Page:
A New Path to Earlier Insights on Treatment Response: Personalized ctDNA Monitoring Informed by a Comprehensive Tissue Test
Foundation Medicine also provides a clinical trial assay (CTA) for tissue-informed ctDNA monitoring research for biopharma and academic partners, which enables tracking of patient-specific mutations. The assay is based on FoundationOneTracker, which is now available for investigational use (IUO) and provides insights on treatment response from a tissue baseline and subsequent blood samples.
The CTA based on FoundationOne Tracker combines genomic information derived from FoundationOneCDx, Foundation Medicine’s tissue-based comprehensive genomic profiling (CGP) test, with study-subject-specific assay design and ctDNA analysis from Natera, a leader in cell-free DNA testing, and is now available for investigational use in clinical trials, allowing researchers to use real-time processing of fresh specimens in ongoing prospective studies to gain earlier insights on treatment response. The CTA based on FoundationOne Tracker quantifies an estimate of how much tumor is in the blood by assessing the mean tumor molecules per milliliter (MTM/mL).
Two recent studies have shown the value and clinical validity of the CTA based on FoundationOne Tracker for treatment response and minimal residual disease (MRD) detection. The first is from the OMICO-MoST study, the first advanced pan-cancer solid tumor study to demonstrate FoundationOne Tracker can assess ctDNA dynamics for treatment response for two forms of immunotherapy.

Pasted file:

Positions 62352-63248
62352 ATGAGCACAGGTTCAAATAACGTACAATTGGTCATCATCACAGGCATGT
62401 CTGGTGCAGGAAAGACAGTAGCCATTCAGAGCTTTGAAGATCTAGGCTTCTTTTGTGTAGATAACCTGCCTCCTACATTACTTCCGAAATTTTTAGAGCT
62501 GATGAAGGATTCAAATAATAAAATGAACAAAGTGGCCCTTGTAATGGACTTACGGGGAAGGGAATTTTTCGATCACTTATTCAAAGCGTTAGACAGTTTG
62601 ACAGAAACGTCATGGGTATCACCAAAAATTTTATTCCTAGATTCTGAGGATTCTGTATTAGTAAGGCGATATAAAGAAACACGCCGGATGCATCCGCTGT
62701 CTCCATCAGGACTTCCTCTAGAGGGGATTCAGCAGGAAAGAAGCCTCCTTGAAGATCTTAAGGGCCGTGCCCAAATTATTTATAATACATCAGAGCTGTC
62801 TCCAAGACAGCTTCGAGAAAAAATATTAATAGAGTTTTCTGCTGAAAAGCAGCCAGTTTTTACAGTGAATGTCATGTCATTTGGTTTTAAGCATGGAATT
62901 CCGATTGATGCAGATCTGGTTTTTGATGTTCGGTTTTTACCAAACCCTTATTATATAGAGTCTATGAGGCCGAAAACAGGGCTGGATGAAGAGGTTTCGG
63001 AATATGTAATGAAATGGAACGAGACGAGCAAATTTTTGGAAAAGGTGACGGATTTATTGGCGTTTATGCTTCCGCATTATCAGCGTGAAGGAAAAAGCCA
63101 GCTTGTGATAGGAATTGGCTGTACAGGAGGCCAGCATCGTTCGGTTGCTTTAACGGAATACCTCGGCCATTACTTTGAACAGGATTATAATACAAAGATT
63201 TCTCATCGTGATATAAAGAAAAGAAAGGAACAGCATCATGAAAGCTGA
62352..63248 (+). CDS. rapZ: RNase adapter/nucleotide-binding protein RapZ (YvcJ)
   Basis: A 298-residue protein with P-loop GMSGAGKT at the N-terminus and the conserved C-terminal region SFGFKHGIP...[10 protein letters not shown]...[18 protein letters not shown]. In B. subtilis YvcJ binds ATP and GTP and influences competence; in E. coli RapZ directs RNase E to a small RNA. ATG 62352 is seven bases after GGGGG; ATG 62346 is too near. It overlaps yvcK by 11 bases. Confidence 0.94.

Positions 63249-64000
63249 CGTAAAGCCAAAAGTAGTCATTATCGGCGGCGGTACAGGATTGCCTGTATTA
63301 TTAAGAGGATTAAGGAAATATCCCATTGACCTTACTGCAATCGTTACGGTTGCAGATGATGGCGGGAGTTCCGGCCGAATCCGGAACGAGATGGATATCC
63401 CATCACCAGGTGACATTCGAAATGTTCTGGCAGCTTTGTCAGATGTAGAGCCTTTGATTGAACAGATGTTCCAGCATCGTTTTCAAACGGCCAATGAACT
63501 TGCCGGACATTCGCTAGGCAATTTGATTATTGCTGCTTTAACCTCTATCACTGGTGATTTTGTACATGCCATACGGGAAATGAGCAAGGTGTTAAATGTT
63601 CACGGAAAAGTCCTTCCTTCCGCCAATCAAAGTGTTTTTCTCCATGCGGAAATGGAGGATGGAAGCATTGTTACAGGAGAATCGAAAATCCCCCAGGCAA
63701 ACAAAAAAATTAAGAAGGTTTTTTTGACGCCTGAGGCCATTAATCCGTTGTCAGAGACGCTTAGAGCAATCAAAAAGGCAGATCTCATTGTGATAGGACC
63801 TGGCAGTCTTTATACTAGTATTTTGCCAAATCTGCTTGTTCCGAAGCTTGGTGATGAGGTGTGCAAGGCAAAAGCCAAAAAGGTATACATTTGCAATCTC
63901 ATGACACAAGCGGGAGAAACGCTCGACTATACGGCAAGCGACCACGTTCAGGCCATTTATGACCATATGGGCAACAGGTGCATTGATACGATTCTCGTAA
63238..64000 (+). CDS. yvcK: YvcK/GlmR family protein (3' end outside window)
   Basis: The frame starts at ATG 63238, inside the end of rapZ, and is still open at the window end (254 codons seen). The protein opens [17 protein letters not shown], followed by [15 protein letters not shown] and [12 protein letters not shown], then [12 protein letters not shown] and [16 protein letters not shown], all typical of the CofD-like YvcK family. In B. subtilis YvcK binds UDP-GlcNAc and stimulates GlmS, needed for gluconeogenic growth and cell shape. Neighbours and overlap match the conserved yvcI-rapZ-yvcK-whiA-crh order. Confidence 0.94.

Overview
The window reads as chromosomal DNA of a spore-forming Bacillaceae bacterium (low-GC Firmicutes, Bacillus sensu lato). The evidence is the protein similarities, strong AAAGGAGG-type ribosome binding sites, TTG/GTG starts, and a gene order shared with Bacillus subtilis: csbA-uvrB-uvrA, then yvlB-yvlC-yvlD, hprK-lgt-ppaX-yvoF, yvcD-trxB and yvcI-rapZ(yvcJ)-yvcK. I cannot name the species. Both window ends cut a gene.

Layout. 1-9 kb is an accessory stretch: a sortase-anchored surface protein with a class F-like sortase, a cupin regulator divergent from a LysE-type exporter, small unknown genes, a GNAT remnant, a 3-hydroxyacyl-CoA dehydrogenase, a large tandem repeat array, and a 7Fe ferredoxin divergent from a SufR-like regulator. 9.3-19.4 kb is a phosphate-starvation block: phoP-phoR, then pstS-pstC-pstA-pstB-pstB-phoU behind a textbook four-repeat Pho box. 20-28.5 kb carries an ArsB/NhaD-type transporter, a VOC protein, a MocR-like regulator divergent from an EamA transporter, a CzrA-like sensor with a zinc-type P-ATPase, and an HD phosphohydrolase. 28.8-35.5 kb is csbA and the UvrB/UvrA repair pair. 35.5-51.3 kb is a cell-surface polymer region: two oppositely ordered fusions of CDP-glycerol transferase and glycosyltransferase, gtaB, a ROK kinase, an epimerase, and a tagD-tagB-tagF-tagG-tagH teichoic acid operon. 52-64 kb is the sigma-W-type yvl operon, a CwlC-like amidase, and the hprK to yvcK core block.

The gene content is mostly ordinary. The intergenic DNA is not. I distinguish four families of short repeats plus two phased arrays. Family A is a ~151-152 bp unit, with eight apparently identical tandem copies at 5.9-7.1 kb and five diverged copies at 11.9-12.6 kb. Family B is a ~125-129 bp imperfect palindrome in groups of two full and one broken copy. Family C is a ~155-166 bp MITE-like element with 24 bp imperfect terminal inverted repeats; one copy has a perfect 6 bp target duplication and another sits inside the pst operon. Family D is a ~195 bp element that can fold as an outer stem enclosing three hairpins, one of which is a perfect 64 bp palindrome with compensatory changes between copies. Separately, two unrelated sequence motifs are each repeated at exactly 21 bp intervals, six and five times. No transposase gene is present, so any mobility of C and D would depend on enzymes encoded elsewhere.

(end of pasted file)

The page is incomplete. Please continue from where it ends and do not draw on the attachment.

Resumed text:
The OMICO-MoST study showed that as early as four weeks after treatment, a decline in ctDNA from baseline predicted improved overall survival. In two patients with complete response, ctDNA clearance, or complete removal of ctDNA, preceded any response by scan and showed a median lead time of 11.5 months, a potential advantage in the use of ctDNA for response assessment.
The second study is an exploratory analysis of the PREDATOR trial that showed the feasibility of ctDNA-based MRD detection for metastatic colorectal cancer patients undergoing surgical resection. In this study, ctDNA detection was shown to be more predictive of disease-free survival than standard-of-care carcinoembryonic antigen (CEA) testing.
Forging the Path Ahead to the Next Frontier
Accurate disease monitoring is a particular area ripe for innovation, wrote Priti Hegde, chief scientific officer at Foundation Medicine in a recent blog post. Foundation’ goals are to understand the appropriate dose of a new treatment, find signal of response faster than imaging, and ultimately improve and extend the lives of the growing number of patients living with chronic cancer. By integrating CGP and ctDNA monitoring more deeply into clinical research, she wrote, there is an opportunity to accomplish these goals and stratify patients faster in clinical trials and to understand more about how those patients respond to treatment in weeks or months instead of in months or years with standard imaging only.
With the introduction of this research portfolio for ctDNA monitoring with tissue-naive and tissue-informed testing, Hedge wrote, Foundation Medicine now has flexible options to drive clinical research forward with the biopharma and academic partners in pursuit of our goal to shape the forefront of cancer care and deliver breakthroughs that help more patients in the future